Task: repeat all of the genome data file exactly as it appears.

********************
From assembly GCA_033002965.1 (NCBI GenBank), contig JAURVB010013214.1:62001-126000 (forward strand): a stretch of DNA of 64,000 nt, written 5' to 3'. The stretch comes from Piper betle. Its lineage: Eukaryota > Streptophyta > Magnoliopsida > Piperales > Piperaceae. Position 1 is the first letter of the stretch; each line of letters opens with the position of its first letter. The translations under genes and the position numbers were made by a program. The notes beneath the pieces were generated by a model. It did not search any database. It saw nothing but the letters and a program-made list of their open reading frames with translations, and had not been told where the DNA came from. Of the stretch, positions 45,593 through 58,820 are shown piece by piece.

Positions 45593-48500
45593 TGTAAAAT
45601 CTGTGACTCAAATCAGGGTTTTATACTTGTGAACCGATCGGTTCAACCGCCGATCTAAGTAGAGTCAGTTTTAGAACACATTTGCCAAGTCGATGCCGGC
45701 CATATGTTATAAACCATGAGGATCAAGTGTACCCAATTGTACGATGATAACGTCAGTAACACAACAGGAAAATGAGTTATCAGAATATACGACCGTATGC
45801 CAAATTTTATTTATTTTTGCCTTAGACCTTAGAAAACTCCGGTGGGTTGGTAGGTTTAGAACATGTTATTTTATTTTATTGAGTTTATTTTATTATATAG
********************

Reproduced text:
From assembly GCA_033002965.1 (NCBI GenBank), contig JAURVB010013214.1:62001-126000 (forward strand): a stretch of DNA of 64,000 nt, written 5' to 3'. The stretch comes from Piper betle. Its lineage: Eukaryota > Streptophyta > Magnoliopsida > Piperales > Piperaceae. Position 1 is the first letter of the stretch; each line of letters opens with the position of its first letter. The translations under genes and the position numbers were made by a program. The notes beneath the pieces were generated by a model. It did not search any database. It saw nothing but the letters and a program-made list of their open reading frames with translations, and had not been told where the DNA came from. Of the stretch, positions 45,593 through 58,820 are shown piece by piece.

Positions 45593-48500
45593 TGTAAAAT
45601 CTGTGACTCAAATCAGGGTTTTATACTTGTGAACCGATCGGTTCAACCGCCGATCTAAGTAGAGTCAGTTTTAGAACACATTTGCCAAGTCGATGCCGGC
45701 CATATGTTATAAACCATGAGGATCAAGTGTACCCAATTGTACGATGATAACGTCAGTAACACAACAGGAAAATGAGTTATCAGAATATACGACCGTATGC
45801 CAAATTTTATTTATTTTTGCCTTAGACCTTAGAAAACTCCGGTGGGTTGGTAGGTTTAGAACATGTTATTTTATTTTATTGAGTTTATTTTATTATATAG